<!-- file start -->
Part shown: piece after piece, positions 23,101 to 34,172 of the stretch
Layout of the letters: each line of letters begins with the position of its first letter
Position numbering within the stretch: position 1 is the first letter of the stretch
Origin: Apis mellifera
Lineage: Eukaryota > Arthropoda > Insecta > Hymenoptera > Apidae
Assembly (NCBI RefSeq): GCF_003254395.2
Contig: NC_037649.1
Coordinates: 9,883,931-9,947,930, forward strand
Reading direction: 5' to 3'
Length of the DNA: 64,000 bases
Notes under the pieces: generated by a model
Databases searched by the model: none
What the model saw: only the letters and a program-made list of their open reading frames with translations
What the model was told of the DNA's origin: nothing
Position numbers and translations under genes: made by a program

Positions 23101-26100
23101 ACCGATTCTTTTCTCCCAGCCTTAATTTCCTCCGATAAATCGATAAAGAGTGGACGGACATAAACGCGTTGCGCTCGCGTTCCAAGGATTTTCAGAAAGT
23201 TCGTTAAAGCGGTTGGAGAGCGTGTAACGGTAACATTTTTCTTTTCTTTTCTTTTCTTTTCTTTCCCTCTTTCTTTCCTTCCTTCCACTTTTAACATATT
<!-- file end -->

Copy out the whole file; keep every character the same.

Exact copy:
Part shown: piece after piece, positions 23,101 to 34,172 of the stretch
Layout of the letters: each line of letters begins with the position of its first letter
Position numbering within the stretch: position 1 is the first letter of the stretch
Origin: Apis mellifera
Lineage: Eukaryota > Arthropoda > Insecta > Hymenoptera > Apidae
Assembly (NCBI RefSeq): GCF_003254395.2
Contig: NC_037649.1
Coordinates: 9,883,931-9,947,930, forward strand
Reading direction: 5' to 3'
Length of the DNA: 64,000 bases
Notes under the pieces: generated by a model
Databases searched by the model: none
What the model saw: only the letters and a program-made list of their open reading frames with translations
What the model was told of the DNA's origin: nothing
Position numbers and translations under genes: made by a program

Positions 23101-26100
23101 ACCGATTCTTTTCTCCCAGCCTTAATTTCCTCCGATAAATCGATAAAGAGTGGACGGACATAAACGCGTTGCGCTCGCGTTCCAAGGATTTTCAGAAAGT
23201 TCGTTAAAGCGGTTGGAGAGCGTGTAACGGTAACATTTTTCTTTTCTTTTCTTTTCTTTTCTTTCCCTCTTTCTTTCCTTCCTTCCACTTTTAACATATT